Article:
Tuesday, May 30, 2017

Banff Writing Studio 2007

Ten years ago this month I was at the Banff Writing Studio.

My time there meant so much to me personally and professionally. At Banff I made friends who are friends to this day. In the ten years since Banff, there have been meetings in cities across Canada, book publications, weddings, travels, names hailed on the street and at parties, joint readings, babies, prizes, book launches. At Banff I met the editor of my first and second books.

The Banff Writing Studio wasn't my first experience of a writing community but it's been my deepest.

There was the astounding landscape that I associate with the memories, five weeks of work with no other distractions, the great gang of people I was there with.

These shoes were bought in Paris because (I was told) who goes to Paris and doesn't buy shoes

Guitar at dusk, followed by a bonfire.

Group hikes were organized. This one to Stanley Glacier in BC.

I believe this was a yoga consultation. Aka: what to do about "writer's back"?

Here's the path up Tunnel Mountain where I went for a hike most days. We were told to be wary of the elks who were pregnant and irritable. I never saw any on the path, though a herd used to hang out beside the cafeteria.

A demonstration of book binding.

The writers formed two groups identified by their disciplines, narrative or poetry. The narrative group had met for an afternoon discussion when this poet arrived with a strudel she'd made--crossing the form divide.

We had a clear warm day for our hike into Johnston Canyon.

On May 24th it snowed. No one had brought mitts and hats.

Writers tend to stick to themselves. We do what we do best when we're alone, be that in a busy cafe with background chatter or in a solitary room with a door that's closed.

I had that precious alone-time at Banff, but what I also felt was the nurturing experience of companionship among writers. The conversations, the listening, the drinks, the walks, crossing paths on our way into the gym, even just doing nothing together.

Happy memories!
If I'm still around in twenty years, I'll post pics of faces to show how endearingly young we were in 2007.

Tuesday, May 23, 2017

saving the planet at the grocery store and other city encounters

I had to buy pressed cottage cheese which I can usually only find at a kosher or "ethnic" grocery store. I use it to make Topfenknödel aka cottage cheese dumplings.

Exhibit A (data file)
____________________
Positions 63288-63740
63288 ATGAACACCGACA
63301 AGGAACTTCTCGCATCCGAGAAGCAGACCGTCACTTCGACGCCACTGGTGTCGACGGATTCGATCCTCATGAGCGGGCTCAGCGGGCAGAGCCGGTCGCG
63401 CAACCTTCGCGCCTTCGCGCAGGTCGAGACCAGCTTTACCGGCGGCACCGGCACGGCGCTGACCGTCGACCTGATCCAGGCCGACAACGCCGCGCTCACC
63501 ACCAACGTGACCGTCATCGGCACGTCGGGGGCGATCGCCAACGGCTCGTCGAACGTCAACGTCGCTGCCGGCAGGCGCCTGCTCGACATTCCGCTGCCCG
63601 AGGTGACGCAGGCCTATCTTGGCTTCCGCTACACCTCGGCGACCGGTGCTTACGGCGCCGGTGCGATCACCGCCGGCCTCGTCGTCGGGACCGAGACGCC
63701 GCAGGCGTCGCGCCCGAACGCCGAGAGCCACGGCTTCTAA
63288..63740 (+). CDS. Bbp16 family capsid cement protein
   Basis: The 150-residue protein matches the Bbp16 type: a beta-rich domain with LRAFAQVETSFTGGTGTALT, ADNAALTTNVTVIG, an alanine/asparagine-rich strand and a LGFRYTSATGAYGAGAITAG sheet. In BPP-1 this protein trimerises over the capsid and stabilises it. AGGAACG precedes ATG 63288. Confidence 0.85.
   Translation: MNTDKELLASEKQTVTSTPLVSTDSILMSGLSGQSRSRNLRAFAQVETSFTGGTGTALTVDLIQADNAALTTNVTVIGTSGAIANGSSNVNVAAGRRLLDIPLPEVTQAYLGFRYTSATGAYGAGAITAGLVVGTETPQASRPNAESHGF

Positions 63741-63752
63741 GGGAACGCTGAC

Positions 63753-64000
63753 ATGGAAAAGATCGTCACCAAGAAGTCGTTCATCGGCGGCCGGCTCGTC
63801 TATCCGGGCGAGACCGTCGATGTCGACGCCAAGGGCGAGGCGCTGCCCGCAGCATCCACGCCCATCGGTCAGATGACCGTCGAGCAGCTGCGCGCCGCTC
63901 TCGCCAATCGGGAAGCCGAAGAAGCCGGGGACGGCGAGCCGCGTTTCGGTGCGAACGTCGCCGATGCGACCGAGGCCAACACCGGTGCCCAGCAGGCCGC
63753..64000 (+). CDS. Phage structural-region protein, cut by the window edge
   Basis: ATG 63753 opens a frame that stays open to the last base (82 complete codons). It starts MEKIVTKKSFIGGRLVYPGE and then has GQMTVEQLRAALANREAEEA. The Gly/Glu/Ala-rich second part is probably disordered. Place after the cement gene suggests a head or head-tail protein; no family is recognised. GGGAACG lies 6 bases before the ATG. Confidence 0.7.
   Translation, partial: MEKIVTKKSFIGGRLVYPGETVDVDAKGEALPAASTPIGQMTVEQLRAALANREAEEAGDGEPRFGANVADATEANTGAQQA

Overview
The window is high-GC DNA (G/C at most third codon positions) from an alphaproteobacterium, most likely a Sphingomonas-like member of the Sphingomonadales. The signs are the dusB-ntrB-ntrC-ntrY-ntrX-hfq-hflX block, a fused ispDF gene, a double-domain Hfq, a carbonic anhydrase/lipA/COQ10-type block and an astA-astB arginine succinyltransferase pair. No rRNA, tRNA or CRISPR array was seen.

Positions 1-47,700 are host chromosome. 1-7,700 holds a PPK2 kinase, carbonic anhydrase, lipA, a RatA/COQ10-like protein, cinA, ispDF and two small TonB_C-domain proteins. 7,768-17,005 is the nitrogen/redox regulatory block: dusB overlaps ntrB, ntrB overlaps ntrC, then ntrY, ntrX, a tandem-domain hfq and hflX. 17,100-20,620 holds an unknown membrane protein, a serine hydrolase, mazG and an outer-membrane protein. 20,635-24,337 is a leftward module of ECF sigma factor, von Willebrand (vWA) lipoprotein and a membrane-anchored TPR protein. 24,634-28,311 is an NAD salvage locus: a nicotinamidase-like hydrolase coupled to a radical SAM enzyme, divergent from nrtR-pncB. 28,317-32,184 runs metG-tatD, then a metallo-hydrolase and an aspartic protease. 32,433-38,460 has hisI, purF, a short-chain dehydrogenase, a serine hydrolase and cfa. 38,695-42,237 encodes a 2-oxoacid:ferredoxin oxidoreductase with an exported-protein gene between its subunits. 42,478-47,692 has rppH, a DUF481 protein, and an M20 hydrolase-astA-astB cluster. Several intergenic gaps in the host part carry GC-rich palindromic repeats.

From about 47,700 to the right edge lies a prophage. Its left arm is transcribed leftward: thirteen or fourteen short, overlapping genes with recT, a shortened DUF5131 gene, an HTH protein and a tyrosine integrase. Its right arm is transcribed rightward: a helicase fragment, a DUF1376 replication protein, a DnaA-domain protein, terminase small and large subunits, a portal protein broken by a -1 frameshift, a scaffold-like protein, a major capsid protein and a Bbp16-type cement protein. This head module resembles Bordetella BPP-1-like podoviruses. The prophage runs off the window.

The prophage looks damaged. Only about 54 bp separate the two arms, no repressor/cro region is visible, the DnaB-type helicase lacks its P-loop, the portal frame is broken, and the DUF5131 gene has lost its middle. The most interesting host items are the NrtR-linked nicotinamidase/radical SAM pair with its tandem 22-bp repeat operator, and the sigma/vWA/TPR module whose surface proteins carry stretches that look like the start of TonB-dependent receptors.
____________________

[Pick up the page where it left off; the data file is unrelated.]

I was two people back in the express checkout. The young woman who had just paid was still talking loudly to the cashier. I assumed she was a friend who wasn't thinking that the cashier was at work. She speaking and doing something... packing her groceries in a cloth bag? all the while talking emphatically. I wasn't listening. I had my earbuds in.

Then, as I got closer, I saw that the cashier was trying to ignore her, as were the other people who had paid and were passing behind her. Her movements were too energetic for simply putting fruit and veg into a bag. She was tearing the plastic wrapping off several packages of pork chops and slapping the raw meat on the cashier's counter. One by one -- three, four, five, six pork chops. She balled up the plastic wrap and tossed the styrofoam trays back to the cashier. It was a crime! How much packaging the grocery store used! And she was mindful of ecology! And saving the planet! More people needed to think about ecology! Weren't they concerned about the planet? Well, she was! Her vegetables already in her cloth bag, she shoved her stack of pork chops on top.

I could have tried to interrupt her lecture to ask why she wasn't eating lower on the food chain if she wanted to do her small yet not insignificant part toward saving the planet, but I didn't get the impression there was a Q&A.


This morning, as I waited for water to boil for tea, I stepped into the backyard to see what was growing. Buds on the columbines, ferns spreading, clematis only starting to send out leaves. We have a small, inner-city backyard with a mismatched wooden fence. The neighbour on one side nailed up boards. The other neighbour asked us to split the cost for a fence with a trellis along the top. We haven't done anything with the weathered planks that face the alley, even though after every winter it becomes ever more impossible to shove open the gate to wheel our bikes out.